Kissing Friday

Kissing Friday

Kissing Friday was a Yorkshire Tradition of unknown ancestry. It was considered “the greatest day of the year among children” by the Yorkshire Evening Post in 1938. “Old people used to look on and enjoy it all, for it reminded them of their own young days”.

It fell into obscurity in the mid-20th century.

Hope no bruises this time. He’s having a right go, ’cause he knows the day.


Not crying though. He’d love to see tears…


He knows the day… He’s taking his time with it. Big old pauses between strikes. But between them horrible stings there’s relief in between. A drawback, a pause, but then fwwwwiiip through the air before the next hit.


Fwwwwwwwwiiip! I think airplanes must sound like that. Like the one Pa showed me… The one he flew. Must make that noise. Ready for take-off. Ready, set, go… Fffwwwwwwwiiiip!


“Nine. Not smirking so much now, are you, Master Dalby?”

Shut up. Leave me be. I weren’t ready that time. I press my mouth onto the desk and don’t respond. Mr Boothe sees this and smacks his hardest.



A little tear. Damn. Quickly wipe my face while he puts the ruler back. I stand up from where I were bent over. Legs feel wobbly, but I can’t show it. Stand tall. Chest out. Look Mr Boothe straight in the face.

“There we go,” he says. “I’m ’appy to give you another ten, Dalby, if you ’aven’t learnt yer lesson.”

“Yes sir,” I say. “I am very sorry sir. Thank you very much sir.”

He steps closer. “Watch that attitude boy. She’s lucky I caught you when I did. I tell you, if I so much as see you looking at another, I’ll tell yer father and get ’im to give you a second ’iding on me behalf.”

“Yes, sir. You’ll just ’ave to find ’im for me first, sir.” And I turn and walk out.

Any other day and he would have grabbed me by the hair and given me another ten for that, but I know today is different. Friday afternoon. He’s gained the look in his eye where he’s had too much of it. He’s sick of me and I’m sick of him. Best that we give up for now.

He watches me go. He’ll save them for me for Monday.

I walk down the empty school corridor toward the main gate. But then a nasty scraping sound to the left of me. Poke my head round a door and see Mary, coughing under chalk dust, writing on the blackboard.


“Oh. Robert,” she says. She looks worried to see me. “What… did you get?”

“Just a canin’. You got writin’?”


Pause. I check. The coast is clear. Don’t know how to bring it up, but I want to. “Um. Could try again.”

She’s even more worried. She looks around too, then shrinks. “Er. Aye.”

Guess that’s groundwork done. I slink forward and kiss her. When I draw back, her eyes are still open.

“Thanks,” I try.

“Aye,” she turns away, but then back. “You goin’ see Bea?”

“Yeah. ’er too.”

“Aye… Alright.” She looks away again to the blackboard, still staring. Like a ghost.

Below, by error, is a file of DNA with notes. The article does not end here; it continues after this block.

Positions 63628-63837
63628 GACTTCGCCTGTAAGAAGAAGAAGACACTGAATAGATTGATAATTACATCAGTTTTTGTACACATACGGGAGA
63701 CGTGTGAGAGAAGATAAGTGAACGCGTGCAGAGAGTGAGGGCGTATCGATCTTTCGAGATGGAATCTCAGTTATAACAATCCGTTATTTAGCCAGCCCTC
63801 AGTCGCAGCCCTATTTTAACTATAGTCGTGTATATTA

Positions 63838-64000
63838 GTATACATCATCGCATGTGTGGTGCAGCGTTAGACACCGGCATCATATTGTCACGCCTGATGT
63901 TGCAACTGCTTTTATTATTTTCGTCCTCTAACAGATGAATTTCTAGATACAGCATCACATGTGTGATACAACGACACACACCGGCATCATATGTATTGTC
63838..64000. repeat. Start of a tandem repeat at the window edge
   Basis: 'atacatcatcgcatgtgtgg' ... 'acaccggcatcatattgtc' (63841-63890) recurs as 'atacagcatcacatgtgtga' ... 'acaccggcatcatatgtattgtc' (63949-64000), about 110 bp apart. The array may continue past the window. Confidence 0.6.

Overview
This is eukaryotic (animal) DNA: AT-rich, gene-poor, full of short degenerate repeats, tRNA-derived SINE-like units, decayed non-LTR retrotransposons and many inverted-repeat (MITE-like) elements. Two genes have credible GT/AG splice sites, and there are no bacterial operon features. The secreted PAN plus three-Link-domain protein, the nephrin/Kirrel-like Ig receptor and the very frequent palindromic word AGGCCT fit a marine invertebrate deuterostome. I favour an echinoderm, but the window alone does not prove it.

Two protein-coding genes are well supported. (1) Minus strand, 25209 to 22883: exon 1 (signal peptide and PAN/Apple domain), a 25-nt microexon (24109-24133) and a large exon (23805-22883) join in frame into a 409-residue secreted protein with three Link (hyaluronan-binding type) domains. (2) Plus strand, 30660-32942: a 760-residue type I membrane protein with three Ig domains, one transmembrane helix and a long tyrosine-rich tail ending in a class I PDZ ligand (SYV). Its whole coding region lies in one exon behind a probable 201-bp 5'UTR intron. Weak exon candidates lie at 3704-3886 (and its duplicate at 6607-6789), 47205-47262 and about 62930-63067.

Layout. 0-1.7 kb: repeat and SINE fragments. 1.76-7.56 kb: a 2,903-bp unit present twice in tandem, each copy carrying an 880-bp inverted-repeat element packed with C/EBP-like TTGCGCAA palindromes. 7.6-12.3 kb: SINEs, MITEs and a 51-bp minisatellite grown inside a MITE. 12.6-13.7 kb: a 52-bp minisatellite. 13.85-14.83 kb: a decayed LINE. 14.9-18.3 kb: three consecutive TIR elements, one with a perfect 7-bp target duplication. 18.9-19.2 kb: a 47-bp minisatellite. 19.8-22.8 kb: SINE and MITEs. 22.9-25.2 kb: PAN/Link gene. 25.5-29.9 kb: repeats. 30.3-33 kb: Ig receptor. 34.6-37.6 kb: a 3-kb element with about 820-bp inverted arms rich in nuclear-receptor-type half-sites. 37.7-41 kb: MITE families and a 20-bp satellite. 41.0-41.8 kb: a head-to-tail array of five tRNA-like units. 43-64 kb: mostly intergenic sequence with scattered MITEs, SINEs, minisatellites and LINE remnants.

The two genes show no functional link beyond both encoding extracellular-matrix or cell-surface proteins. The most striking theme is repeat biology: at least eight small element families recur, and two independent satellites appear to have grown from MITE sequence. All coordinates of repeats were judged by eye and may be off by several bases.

I head off again, thinking. Bea. Now were my only chance. Got to find Bea before day’s end.


The air is nice in town, but there’s too much shrieking. I’m wobbling over the hard stones of the village square, trying to think, but them girls are not helping. Harriet screams past me, chased by two boys. Three other girls squeal whilst boys lasso them together with a skipping rope. Two men walk by, laughing.

“Eeya, Rob,” one of the boys shouts – Thomas. “Look at our catch.”

Can’t think about Bea with all this shouting, but I come over anyway. “Oh aye. Well done.”

Mavis is caught up in rope with two other girls. She giggles while the rope is pulled tighter. “You think you got us!”

“Think? We know so!” Says another boy, Henry. “Just ’ow are you goin’ to get out of there, eh Mavis?”

We watch her struggle, trying to force herself under the rope. She elbows the other two girls trapped beside her, who aren’t giggling.

“Yer can’t,” says Thomas. “We ’ave you. Now pay up.”

They lean in. The two girls, unwilling, let the boys kiss them, whilst Mavis ducks and weaves with a giggle.

“No! No, you can’t get me!”

“Stop movin’,” says Thomas, who’s got angry with her.

“You can’t get me!”

“Aye I bloody well can.” I watch him grab Mavis’ face and tug her to his mouth, and she squeals with shock. Then he throws her back into the other girls.

Henry turns to me. “Go on. You take a kiss too.”

Uh. Not time really. Got to find Bea… But then again Henry watches me. And Thomas. Might as well. And Mavis has nice hair.

I take my three kisses quietly. Try not to look Mavis in the eye. She’s shaking.

 “We’ve only found a few,” says Henry. “Think the other girls are ’idin’ out on the fields.”

“Like rabbits.”

“Ha, aye. Rabbits.”

The skipping rope is released and the girls run off. Harriet shrieks past me again, crying. Now three boys run after her. I turn to walk off.

“Wait. Rob,” Thomas calls. “Where’s yer sister at?”

I freeze.

“Yeah. Yer young sister. What’s ’er name? Annie? Where she?”

I begin to run and I don’t look back.

“Rob? Rob?”

Clack clack clack on the cobbles below. May not know where Bea is, but I have no doubts about Annie.


I shove him into the stream.

“Alan! Alan!” Annie cries out, watching him splutter about in water. She turns to me. “You killed ’im!”

“Don’t be daft,” I say, twirling her around by shoulders to face Alan again. “There’s nowt in stream. Look.”

Alan stops thrashing to realise he is only ankle-deep.

“Why did you do that, Rob?” Annie demands, wriggling out of my grip. “We were just playin’!”

“Oh aye,” I turn to him. “Were you really?”

Alan sniffles and nods, eyes running.

“Rot! I know what you were thinkin’ about doin’. Come on Annie.” I take her wrist and we go back up bank and on to stone bridge.